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Eggers: Blazer execs gear up to shop for free agents

by: TRIBUNE FILE PHOTO: JONATHAN HOUSE - Neil Olshey, Trail Blazers general manager, is likely to look for additional bench stability during the free-agent signing period.Knocking it around the lot on a variety of items ...

• Shopping season for NBA free agents started on Tuesday, with the Trail Blazers in the market for at least a pair of veterans to add some stability to the bench for the 2014-15 season.

Portland general manager Neil Olshey is looking for players willing to sign a short-term contract — something like the one-year-plus-option deal Mo Williams agreed to last season.

The top-drawer free agents will be reluctant to sign for anything less than three years, so Olshey will be in the mix for the next-tier players. If he doesn’t re-sign Williams — I’m not discounting that possibility, though Williams told the media he is looking for a three-year deal — Olshey will need a back-up point guard. Beyond that, I’m guessing the Blazer exec will take the free agent he feels best fits the Blazers, regardless of position.

Portland will have the mid-level exception, which can start as high as $5.15 million for nontaxpayers and run as long as four years. And the biannual exception, which can start as high as $2.02 million and go up to two years.

Among the big men who will be on the market and could be in the mid-level price range are Kris Humphries, Channing Frye, Spencer Hawes and Jordan Hill. Emeka Okafor will be there, too, but is more of a gamble after missing all of last season with a neck injury.

Wings and shooting guards who would be available for the top exception include Trevor Ariza, Patrick Patterson, Rodney Stuckey, Nick Young, Evan Turner, P.J. Tucker and C.J. Miles.

Point guards who will be looking to sign for the upper price tag include D.J. Augustin, Devin Harris and Patty Mills.

Others on the free-agent market who will be more in line with the biannual exception include bigs Kevin Seraphin (who has played well against Portland), Elton Brand, Charlie Villanueva and Chris Kaman, wings/shooting guards Vince Carter, Shawn Marion and Mike Miller, and point guards Luke Ridnour, Steve Blake and Beno Udrih.

Portland should be able to improve its bench by signing a couple of these players, though there will be plenty of competition. At least 17 teams are positioned well below the projected salary cap of $63.2 million and will have room to sign free agents at more than the mid-level exception.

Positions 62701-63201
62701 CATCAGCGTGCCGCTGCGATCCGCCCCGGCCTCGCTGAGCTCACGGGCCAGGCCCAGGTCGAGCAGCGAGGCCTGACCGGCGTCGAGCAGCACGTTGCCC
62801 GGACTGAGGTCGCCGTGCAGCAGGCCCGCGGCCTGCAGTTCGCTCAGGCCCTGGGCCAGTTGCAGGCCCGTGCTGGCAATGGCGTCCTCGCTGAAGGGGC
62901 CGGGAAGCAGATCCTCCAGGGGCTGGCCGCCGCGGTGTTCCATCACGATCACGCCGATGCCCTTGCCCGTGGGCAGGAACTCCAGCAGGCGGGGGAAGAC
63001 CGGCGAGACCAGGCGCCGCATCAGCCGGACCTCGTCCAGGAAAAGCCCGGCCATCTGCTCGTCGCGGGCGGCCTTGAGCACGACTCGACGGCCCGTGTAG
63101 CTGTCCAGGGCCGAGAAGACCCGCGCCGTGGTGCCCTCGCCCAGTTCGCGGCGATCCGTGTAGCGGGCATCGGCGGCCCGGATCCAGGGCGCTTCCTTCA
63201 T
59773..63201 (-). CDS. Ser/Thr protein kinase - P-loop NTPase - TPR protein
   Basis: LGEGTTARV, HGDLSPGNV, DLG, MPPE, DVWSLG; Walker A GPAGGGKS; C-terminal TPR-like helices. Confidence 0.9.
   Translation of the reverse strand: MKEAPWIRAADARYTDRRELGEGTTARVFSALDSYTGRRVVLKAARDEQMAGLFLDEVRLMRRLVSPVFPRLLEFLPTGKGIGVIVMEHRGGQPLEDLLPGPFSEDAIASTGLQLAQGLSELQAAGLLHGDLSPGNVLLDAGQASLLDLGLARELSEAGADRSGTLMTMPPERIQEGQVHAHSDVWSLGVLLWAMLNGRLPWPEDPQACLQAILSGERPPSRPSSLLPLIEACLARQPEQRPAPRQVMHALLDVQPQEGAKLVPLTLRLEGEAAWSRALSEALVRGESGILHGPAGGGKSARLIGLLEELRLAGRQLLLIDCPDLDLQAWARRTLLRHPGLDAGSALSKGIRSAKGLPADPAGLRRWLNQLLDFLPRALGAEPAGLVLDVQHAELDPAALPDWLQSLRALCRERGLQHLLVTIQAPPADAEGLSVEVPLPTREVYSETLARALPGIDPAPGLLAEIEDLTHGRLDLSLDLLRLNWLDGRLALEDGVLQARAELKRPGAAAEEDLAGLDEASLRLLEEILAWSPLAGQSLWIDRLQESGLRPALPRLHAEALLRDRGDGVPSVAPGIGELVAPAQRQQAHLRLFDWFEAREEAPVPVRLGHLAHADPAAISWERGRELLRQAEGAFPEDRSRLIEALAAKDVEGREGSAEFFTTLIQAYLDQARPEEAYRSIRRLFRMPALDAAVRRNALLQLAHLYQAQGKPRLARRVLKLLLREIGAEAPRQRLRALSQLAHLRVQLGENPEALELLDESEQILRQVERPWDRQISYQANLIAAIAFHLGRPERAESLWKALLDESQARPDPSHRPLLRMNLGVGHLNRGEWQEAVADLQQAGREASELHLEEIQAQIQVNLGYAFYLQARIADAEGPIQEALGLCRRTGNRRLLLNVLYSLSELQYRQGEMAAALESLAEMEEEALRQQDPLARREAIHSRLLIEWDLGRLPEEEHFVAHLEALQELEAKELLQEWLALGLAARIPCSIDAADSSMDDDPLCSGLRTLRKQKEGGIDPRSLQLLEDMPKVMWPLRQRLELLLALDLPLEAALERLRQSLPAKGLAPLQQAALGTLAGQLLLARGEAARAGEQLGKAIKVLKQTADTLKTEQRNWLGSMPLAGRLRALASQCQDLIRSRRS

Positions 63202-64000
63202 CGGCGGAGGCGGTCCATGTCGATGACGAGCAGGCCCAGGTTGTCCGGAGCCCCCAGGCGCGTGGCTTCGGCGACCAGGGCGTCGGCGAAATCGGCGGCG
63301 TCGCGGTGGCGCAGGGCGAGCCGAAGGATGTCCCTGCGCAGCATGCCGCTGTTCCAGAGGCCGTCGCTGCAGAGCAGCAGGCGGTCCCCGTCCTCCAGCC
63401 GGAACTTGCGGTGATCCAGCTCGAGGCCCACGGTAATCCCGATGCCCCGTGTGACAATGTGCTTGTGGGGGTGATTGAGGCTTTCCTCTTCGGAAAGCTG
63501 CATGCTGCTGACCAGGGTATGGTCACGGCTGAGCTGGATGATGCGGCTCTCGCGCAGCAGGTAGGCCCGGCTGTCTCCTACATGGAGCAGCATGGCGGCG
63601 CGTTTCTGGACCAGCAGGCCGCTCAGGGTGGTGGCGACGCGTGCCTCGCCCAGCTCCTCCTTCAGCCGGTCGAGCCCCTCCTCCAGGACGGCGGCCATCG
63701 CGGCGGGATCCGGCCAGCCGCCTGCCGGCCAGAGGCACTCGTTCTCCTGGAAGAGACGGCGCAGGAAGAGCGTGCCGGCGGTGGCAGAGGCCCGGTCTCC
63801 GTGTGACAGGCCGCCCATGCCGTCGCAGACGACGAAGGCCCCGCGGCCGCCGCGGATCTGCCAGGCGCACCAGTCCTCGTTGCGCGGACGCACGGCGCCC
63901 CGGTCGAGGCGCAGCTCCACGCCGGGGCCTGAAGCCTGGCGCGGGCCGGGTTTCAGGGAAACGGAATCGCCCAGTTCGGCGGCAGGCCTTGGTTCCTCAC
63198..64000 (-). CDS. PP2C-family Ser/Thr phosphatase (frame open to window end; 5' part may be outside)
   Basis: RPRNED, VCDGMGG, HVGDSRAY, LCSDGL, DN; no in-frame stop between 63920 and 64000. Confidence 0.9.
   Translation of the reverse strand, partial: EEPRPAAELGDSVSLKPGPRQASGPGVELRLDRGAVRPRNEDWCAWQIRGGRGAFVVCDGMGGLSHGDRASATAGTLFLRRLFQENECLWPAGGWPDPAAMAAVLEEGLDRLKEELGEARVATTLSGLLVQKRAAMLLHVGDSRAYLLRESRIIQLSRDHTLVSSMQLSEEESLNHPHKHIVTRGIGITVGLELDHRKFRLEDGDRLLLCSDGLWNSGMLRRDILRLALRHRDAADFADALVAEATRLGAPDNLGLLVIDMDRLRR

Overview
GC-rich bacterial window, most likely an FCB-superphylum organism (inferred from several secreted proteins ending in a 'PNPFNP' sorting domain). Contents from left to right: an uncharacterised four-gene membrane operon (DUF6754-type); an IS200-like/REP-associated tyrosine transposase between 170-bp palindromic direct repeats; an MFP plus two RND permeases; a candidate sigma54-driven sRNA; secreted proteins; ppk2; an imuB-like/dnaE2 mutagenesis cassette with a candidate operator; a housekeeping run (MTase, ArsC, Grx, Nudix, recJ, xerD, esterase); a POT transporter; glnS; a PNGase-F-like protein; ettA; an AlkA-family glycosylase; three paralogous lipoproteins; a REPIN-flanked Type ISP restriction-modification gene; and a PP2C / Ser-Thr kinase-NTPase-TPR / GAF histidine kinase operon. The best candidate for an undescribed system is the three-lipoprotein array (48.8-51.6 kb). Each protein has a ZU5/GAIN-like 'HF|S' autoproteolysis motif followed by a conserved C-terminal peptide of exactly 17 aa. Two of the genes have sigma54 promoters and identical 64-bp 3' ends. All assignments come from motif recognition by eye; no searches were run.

• While the recent trip to Los Angeles by Olshey and owner Paul Allen to present a three-year, $55.5 million maximum contract extension offer to LaMarcus Aldridge’s agent, Arn Tellum, may be fruitful in terms of sending a message to their All-Star power forward, there is almost no chance Aldridge will accept.

He almost certainly will play out the final year of his contract and be in line for a free-agent contract with which Portland could pay him $108 million over five years.

Next summer will be a big one for Olshey, who will have Damian Lillard and Nicolas Batum still under contract for 2015-16 but presumably nothing else. The deck would then be clear to be aggressive on the free-agent market, with an attempt to sign big-name talent before re-signing players such as Aldridge, Wesley Matthews and Robin Lopez under the Larry Bird Exception.

That’s always a gamble, because when a player becomes a free agent, he is going to listen to all offers. Still, it’s an enviable position for Olshey, with a chance to put together an even stronger roster in search of what he hopes will eventually be an NBA championship in the City of Roses.

• NHL executives showed what they think of talent in the Western Hockey League by choosing nine WHL players in the first round of the recent NHL draft.

And they showed growing respect for the Portland organization by selecting four players — Dominic Turgeon, Alex Schoenborn, Keegan Iverson and Chase De Leo — in the third and fourth rounds.

It’s a credit to what former GM/coach Mike Johnston, recently hired as head coach of the Pittsburgh Penguins, built over his six years in Portland. When Johnston took over in 2008, the Hawks had nobody taken in the draft.

• Former Winterhawks assistant coach Travis Green has decided to turn a figurative three-team tug of war for his services into a two-way competition.

With Green as interim head coach in place of the suspended Johnston, the Hawks won the WHL championship and made it to the Memorial Cup finals in 2013. Green was then hired by the Vancouver Canucks as head coach of the American Hockey League affiliate in Utica, N.Y. The Comets started 0-8-0-2 but rallied to finish 35-32-5-4.

Vancouver wants Green back. But Johnston quickly spoke with Green — his top aide during his first five years in Portland — about an assistant coach position in Pittsburgh. And Portland president Doug Piper will speak with Green this week about replacing Johnston with the Hawks.

Green, speaking from his home in Irvine, Calif., says he has decided against going to Pittsburgh.

“But I’ll say this: I’m really happy and proud of Mike," Green says. "It’s well-deserved. Pittsburgh is lucky to have Mike.”